By Lindsay Castleberry and Laura Waggener
There is no shortage of banks in Lexington, but one type of financial institution has been missing from town: a credit union.
That’s about to change.
DuPont Community Credit Union, or DCCU, will open a “Lexington Member Center” on Thursday. The building — located on Route 11, just north of I-64 — will mark the 12th branch of the Waynesboro-based credit union.
The credit union may be new in town, but some area residents are already DCCU members.
Nick Martino, retail branch manager for the Lexington “member center,” said the credit union decided to open a branch here after receiving a positive response from existing members in the area.
“We solicit our members’ feedback through surveys and we had quite a few surveys with numbers asking for a branch in Rockbridge County,” Martino said. “We decided after enough member feedback that it was a market we wanted to put a branch into.”
The new facility stretches 4,200 square feet and includes a drive-through ATM. Martino said DCCU owned the land before beginning construction on the center in May. Now, six months later, it is almost ready for its debut. The branch is opening ahead of schedule, and the financial market in Rockbridge County is bracing for the additional competition.
DCCU had a “soft opening” on Thursday, Nov. 12.
On Monday, a sign will be placed on the front door of the center, officially welcoming customers. During the first week of business, the credit union will offer extended hours from 9 a.m. to 7 p.m. Regular hours will begin the following week from 9 a.m. to 5:30 p.m. Monday through Thursday, and 9 a.m. to 6 p.m. on Fridays.
The grand opening and ribbon cutting ceremony are set to take place in early December.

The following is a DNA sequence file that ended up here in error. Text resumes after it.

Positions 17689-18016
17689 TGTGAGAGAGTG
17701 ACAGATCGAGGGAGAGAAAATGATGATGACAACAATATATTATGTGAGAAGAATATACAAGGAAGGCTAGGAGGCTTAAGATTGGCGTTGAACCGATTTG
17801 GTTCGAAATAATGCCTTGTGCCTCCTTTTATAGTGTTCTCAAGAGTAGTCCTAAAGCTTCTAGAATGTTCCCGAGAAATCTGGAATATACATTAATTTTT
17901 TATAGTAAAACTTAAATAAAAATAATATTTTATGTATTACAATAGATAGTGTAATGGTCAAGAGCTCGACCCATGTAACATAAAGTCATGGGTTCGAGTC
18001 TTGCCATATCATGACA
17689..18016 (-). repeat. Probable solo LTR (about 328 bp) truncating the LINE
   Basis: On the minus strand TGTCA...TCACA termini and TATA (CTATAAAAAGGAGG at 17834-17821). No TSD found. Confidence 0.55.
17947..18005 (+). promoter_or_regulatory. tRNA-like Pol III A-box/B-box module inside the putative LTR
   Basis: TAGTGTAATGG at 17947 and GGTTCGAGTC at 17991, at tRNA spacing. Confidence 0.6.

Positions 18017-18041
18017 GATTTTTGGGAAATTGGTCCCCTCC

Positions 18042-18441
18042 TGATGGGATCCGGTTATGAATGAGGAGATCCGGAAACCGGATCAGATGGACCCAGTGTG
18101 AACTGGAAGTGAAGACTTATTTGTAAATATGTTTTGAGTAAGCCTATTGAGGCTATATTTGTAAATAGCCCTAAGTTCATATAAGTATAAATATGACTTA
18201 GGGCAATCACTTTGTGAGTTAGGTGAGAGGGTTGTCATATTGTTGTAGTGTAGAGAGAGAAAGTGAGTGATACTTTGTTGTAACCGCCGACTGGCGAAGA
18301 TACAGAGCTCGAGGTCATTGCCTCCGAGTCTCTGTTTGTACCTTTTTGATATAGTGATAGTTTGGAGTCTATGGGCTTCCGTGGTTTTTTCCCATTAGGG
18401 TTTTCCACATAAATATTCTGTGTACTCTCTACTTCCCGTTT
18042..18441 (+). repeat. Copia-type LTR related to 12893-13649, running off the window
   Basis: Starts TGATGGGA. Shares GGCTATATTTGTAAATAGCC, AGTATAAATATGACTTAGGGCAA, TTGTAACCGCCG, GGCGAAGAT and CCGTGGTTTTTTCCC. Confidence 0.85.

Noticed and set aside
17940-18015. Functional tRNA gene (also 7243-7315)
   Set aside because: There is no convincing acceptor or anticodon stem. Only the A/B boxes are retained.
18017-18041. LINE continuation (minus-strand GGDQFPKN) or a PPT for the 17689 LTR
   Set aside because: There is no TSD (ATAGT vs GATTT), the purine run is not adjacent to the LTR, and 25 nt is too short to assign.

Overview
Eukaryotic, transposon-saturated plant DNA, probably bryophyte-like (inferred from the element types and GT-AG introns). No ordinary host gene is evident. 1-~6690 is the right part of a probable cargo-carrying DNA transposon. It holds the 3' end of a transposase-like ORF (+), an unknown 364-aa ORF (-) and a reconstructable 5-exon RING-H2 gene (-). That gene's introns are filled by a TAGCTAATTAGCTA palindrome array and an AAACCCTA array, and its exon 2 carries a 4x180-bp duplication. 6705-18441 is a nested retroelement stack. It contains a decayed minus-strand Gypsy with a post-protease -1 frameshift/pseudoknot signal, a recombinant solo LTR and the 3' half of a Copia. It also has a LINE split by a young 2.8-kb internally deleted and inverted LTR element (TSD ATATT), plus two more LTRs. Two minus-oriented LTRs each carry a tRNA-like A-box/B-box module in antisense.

“I have very high expectations [for the Lexington member center] just from all of the interest we’ve had from the community,” Martino said. “It seems like wherever we go, if we go out to eat lunch or go to the store, people are pulling us aside because they see the logo on our shirt. They’re asking when we’re opening and asking questions about the credit union, so I’m anticipating it being very successful, fairly quickly.”
Better interest rates
Credit union membership has been on the rise in recent years, according to the October report from CUNA Mutual Group, an insurance company that serves the credit union industry. In August 2015, 104.3 million Americans were credit union members, a six percent increase from two years earlier.
While banks are for-profit entities with allegiances to stockholders, credit unions are non-profit organizations. Their profits return to members in the form of higher returns on savings and lower interest rates on loans. This advantage encourages some customers to abandon their banks and open accounts at credit unions.
During the week of Nov. 9, for example, DuPont was charging 1.79 percent on loans for new vehicles, compared to Wells Fargo’s rate of 3.12 percent. And, according to the National Credit Union Administration, which regulates credit unions, the average interest rate on a four-year certificate of deposit at credit unions this fall was 1.18 percent, compared to 0.97 percent at banks.